9 p.m.


444 Jessie

(415) 625-8880



Girl Walk // All Day and Cheryl Dance Party

Partly a 71-minute long music video centered around Girl Talk's latest mashup album All Day, Girl Walk // All Day is also an ecstatic musical feature following young one dancer as she bursts out of the confines of ballet class and dances her way across New York City. Financed through Kickstarter and filmed largely on the sly in public and not so public (Bloomingdales) spaces, GW//AD involves over 100 dancers, and takes a fanciful poke at the tendency of people to ignore the exceptional, even when it breaks, two steps, or tumbles into their daily life. This screening — followed by a set from CHERYL (NY) — will be suitably projected over the dance floor. (Prendiville)

7 p.m. $10

Public Works

161 Erie, SF

(415) 932-0955



Prime Cuts Film Festival Extravaganza!

The Scary Cow indie film co-op is one of those magical organizations that provide creative people with the network and resources to engage in collaborative creativity. The co-op's mission is, simply, to cultivate a San Francisco film community equipped to make better films by connecting people who want to make films, and actually making them. (Genius?) Scary Cow has helped fund local films since 2007 and is celebrating its fifth anniversary with a screening of 13 shorts the co-op deems its "prime cuts." Chosen shorts span the genres — from mockumentary to horror/comedy to sci-fi rock musical —and range from three to 24 minutes in length. (Sullivan)

4 p.m., $15–$40

Castro Theater

429 Castro, SF

(415) 621-6120



Chucho Valdes and the Afro-Cuban Messengers

Perhaps the eminent Cuban pianist of his time, Jesus "Chucho" Valdes has spent four decades wowing audiences as performer, composer, and arranger. A co-founder of the legendary Latin American jazz-rock band Irakere, Valdes has won four Grammy awards, including one for his most recent album, Chucho's Steps (Four Quarters). In Steps, Valdes pays homage to several renowned musicians, including John Coltrane, Cole Porter, George Gershwin and Joe Zawinul. His current band references Art Blakey and the Jazz Messengers, which produced driving, bebop sounds and served as a platform for younger jazz musicians to showcase their skills. (Lee)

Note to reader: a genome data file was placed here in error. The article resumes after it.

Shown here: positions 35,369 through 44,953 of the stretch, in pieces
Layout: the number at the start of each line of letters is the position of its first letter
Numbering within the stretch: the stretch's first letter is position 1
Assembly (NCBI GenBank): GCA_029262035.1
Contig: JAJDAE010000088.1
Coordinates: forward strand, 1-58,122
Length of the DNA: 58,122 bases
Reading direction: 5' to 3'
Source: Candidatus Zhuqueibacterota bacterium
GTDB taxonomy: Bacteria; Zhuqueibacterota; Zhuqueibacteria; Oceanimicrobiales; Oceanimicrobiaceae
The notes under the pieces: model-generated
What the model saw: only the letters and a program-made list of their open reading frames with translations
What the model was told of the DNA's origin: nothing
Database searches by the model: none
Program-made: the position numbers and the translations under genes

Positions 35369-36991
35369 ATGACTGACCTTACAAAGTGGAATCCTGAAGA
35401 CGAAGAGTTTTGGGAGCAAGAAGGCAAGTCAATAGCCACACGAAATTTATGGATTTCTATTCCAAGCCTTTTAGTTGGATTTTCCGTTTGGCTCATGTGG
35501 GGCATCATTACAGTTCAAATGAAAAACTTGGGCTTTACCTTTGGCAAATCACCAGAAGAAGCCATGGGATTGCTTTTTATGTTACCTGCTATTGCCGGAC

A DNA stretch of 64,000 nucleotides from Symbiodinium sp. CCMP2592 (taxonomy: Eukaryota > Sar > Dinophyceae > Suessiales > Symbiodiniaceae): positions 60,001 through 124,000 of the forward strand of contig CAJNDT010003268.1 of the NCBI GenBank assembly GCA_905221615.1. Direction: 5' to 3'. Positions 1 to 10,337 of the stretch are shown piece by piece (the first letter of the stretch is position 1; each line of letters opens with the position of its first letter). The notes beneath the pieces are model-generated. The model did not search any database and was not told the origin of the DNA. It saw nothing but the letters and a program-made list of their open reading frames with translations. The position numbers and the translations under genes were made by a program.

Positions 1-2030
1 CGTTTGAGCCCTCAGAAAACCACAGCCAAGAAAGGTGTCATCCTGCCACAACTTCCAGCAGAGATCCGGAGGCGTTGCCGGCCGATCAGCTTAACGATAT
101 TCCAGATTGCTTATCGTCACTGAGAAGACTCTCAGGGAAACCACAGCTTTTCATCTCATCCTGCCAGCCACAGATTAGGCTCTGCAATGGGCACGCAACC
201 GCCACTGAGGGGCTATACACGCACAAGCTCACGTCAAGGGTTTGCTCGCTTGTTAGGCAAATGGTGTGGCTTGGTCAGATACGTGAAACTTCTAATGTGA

7:30 p.m., $35–$75

Herbst Theatre

401 Van Ness, SF

(415) 621-6600




Doug Stanhope

While his style of comedy has been called abrasive and caustic, Doug Stanhope simply tells it like it is on a variety of cultural and societal subjects, all with hilarious results. Since he won the San Francisco International Comedy Competition in 1995, he has earned a well deserved, wild reputation for his routines and shows, captured most recently on his live DVD/CD Oslo: Burning The Bridge To Nowhere (Roadrunner 2011). Last September Stanhope performed in a maximum security prison in Iceland, telling fans that if they committed a heinous enough crime to be sent there, they could see him for free — thankfully you've got an easier option tonight. (Sean McCourt)

8 p.m. $23.50

Cobb's Comedy Club

915 Columbus, SF

(415) 928-4320